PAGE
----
(It turns out I'm too distracting for focused boat work, which makes sense as my work also comes to a screeching halt when anyone is around, and is also
1. a good reason to keep my visits short, because who wants to slow work in progress?
2. a good reason to keep a spindle handy wherever I am, so I never have to fully stop working .)
Christened the "Hepty" for the heptagonal shape, they are fast and functional, the perfect tool for making the kind of yarn I like best-- fine, well twisted singles that I sometimes ply (2 or 3 or 4 depending), and sometimes use as is for weaving.
One good twirl on my thigh and I can spin a body length of yarn with a decent amount of twist without stopping or needing a second twirl. They are probably not spindles for the beginner as they don't much care for spinning anything thicker than the 7000 ish yards/lb singles that I like best, but that's physics for you. And since I tend to make and use a great deal of the same size yarn, I couldn't ask for anything more. And how else to get work done?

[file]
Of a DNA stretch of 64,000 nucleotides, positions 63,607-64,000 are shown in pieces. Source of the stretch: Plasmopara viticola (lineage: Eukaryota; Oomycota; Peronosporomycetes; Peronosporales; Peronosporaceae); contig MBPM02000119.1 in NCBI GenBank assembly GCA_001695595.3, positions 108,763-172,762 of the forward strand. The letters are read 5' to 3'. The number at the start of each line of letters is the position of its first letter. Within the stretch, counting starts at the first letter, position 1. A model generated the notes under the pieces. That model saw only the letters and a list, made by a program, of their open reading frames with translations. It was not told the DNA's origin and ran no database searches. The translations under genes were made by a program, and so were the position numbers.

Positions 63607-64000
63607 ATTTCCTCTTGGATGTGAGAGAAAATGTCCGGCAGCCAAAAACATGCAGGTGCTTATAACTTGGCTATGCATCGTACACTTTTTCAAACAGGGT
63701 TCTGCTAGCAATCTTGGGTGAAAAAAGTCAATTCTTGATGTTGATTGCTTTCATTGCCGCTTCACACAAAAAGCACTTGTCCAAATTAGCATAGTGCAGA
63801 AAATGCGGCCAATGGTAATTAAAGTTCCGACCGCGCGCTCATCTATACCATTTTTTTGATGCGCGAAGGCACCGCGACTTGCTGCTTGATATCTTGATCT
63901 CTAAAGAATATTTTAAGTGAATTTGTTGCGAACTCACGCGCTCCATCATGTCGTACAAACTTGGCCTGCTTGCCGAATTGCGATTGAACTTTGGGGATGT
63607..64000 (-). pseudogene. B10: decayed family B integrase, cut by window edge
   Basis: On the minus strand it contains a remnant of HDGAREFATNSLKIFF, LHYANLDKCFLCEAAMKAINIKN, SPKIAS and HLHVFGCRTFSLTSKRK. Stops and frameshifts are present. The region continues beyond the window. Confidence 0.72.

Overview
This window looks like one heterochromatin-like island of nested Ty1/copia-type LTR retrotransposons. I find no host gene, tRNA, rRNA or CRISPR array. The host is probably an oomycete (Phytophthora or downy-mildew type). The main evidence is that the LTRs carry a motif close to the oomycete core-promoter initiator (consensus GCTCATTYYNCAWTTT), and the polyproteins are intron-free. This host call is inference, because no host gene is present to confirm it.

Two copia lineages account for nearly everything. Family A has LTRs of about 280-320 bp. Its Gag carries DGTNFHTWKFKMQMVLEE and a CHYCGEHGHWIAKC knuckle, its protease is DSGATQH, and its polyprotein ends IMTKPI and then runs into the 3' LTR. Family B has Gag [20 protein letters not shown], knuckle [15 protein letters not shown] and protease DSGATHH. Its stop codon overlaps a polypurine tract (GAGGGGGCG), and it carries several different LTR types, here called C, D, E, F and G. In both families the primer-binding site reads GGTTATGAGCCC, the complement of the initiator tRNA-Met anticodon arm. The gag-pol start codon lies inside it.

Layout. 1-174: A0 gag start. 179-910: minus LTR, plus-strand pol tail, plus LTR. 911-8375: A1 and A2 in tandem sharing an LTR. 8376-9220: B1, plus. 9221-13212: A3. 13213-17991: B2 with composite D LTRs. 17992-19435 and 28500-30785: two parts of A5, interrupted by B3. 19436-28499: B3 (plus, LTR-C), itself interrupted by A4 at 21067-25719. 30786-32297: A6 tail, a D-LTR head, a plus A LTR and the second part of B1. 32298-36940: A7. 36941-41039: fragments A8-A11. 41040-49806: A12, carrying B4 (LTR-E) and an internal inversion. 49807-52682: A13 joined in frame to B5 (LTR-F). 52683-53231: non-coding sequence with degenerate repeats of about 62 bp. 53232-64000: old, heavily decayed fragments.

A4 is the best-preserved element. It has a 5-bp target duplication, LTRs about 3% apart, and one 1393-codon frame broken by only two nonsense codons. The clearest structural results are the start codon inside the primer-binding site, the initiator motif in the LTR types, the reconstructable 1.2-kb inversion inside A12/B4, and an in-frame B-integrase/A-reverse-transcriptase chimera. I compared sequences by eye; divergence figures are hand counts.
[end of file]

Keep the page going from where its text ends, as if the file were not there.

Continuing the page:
among other things the spindles now have a longer shaft for easier spinning when the cop gets big, and this is the first batch with spring steel (rather than brass) hooks for extra 'drop' strength (check out the video in this two-image post).
They remain, however, within a gram or two of the original.
but because each facet is individually finished, the relationship between facet, hook and yarn is subtly different for each spindle. Most spin the most smoothly when the yarn comes from the facet at the back of the hook, but some prefer to go through the hook from left to right, some right to left, and still others want a single twist around. Still others (mine, actually), prefer one facet to the left or right of the back.
Except that I won't, because I'm still so in love with mine that I couldn't bear to cheat on her or hurt her feelings.
That said, though there will probably be quite a wait for the next batch, you can contact him through his Etsy shop and get on his list. And perhaps if said list gets long, and the wood stash gets interesting, and the belaying pins are all in place, and the boat deck gets done...